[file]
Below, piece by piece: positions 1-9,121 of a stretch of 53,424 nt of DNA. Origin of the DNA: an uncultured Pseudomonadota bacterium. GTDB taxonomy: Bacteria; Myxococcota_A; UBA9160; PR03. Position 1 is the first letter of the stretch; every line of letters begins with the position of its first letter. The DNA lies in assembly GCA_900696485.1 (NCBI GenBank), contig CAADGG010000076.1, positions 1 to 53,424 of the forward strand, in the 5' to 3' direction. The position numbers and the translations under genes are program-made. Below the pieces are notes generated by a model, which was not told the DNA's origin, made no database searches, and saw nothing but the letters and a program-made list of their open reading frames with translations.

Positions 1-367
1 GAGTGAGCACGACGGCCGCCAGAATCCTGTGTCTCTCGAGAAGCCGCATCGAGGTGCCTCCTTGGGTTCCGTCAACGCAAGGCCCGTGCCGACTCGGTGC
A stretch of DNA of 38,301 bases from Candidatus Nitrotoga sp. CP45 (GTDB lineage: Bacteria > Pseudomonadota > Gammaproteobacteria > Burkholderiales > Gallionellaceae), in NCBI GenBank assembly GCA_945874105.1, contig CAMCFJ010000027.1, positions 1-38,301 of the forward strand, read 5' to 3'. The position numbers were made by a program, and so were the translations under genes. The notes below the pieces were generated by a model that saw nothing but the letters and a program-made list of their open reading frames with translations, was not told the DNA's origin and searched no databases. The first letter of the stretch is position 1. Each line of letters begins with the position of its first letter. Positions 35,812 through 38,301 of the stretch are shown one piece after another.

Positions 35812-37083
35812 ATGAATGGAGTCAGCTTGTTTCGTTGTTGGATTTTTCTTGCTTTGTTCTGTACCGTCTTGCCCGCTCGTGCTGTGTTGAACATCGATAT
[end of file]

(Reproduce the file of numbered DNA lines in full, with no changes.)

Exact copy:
Below, piece by piece: positions 1-9,121 of a stretch of 53,424 nt of DNA. Origin of the DNA: an uncultured Pseudomonadota bacterium. GTDB taxonomy: Bacteria; Myxococcota_A; UBA9160; PR03. Position 1 is the first letter of the stretch; every line of letters begins with the position of its first letter. The DNA lies in assembly GCA_900696485.1 (NCBI GenBank), contig CAADGG010000076.1, positions 1 to 53,424 of the forward strand, in the 5' to 3' direction. The position numbers and the translations under genes are program-made. Below the pieces are notes generated by a model, which was not told the DNA's origin, made no database searches, and saw nothing but the letters and a program-made list of their open reading frames with translations.

Positions 1-367
1 GAGTGAGCACGACGGCCGCCAGAATCCTGTGTCTCTCGAGAAGCCGCATCGAGGTGCCTCCTTGGGTTCCGTCAACGCAAGGCCCGTGCCGACTCGGTGC
A stretch of DNA of 38,301 bases from Candidatus Nitrotoga sp. CP45 (GTDB lineage: Bacteria > Pseudomonadota > Gammaproteobacteria > Burkholderiales > Gallionellaceae), in NCBI GenBank assembly GCA_945874105.1, contig CAMCFJ010000027.1, positions 1-38,301 of the forward strand, read 5' to 3'. The position numbers were made by a program, and so were the translations under genes. The notes below the pieces were generated by a model that saw nothing but the letters and a program-made list of their open reading frames with translations, was not told the DNA's origin and searched no databases. The first letter of the stretch is position 1. Each line of letters begins with the position of its first letter. Positions 35,812 through 38,301 of the stretch are shown one piece after another.

Positions 35812-37083
35812 ATGAATGGAGTCAGCTTGTTTCGTTGTTGGATTTTTCTTGCTTTGTTCTGTACCGTCTTGCCCGCTCGTGCTGTGTTGAACATCGATAT